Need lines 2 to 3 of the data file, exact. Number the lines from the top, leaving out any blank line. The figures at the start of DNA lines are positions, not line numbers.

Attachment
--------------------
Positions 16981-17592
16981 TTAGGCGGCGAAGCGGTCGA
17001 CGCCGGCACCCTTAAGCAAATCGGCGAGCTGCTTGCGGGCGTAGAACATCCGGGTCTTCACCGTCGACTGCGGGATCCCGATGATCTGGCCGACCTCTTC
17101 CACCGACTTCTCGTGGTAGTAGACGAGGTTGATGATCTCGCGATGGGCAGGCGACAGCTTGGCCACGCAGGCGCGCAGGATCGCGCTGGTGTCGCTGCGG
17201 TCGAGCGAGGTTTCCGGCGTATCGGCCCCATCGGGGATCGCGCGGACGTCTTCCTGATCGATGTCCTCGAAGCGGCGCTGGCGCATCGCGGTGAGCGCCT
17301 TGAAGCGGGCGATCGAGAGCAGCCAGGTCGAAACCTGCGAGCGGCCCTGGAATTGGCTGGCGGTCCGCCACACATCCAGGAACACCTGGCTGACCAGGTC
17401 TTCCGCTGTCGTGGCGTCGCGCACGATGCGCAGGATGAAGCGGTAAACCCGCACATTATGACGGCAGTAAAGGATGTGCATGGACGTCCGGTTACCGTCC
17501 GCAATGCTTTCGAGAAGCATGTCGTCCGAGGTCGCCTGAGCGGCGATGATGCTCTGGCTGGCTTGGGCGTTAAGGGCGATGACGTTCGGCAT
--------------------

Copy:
16981 TTAGGCGGCGAAGCGGTCGA
17001 CGCCGGCACCCTTAAGCAAATCGGCGAGCTGCTTGCGGGCGTAGAACATCCGGGTCTTCACCGTCGACTGCGGGATCCCGATGATCTGGCCGACCTCTTC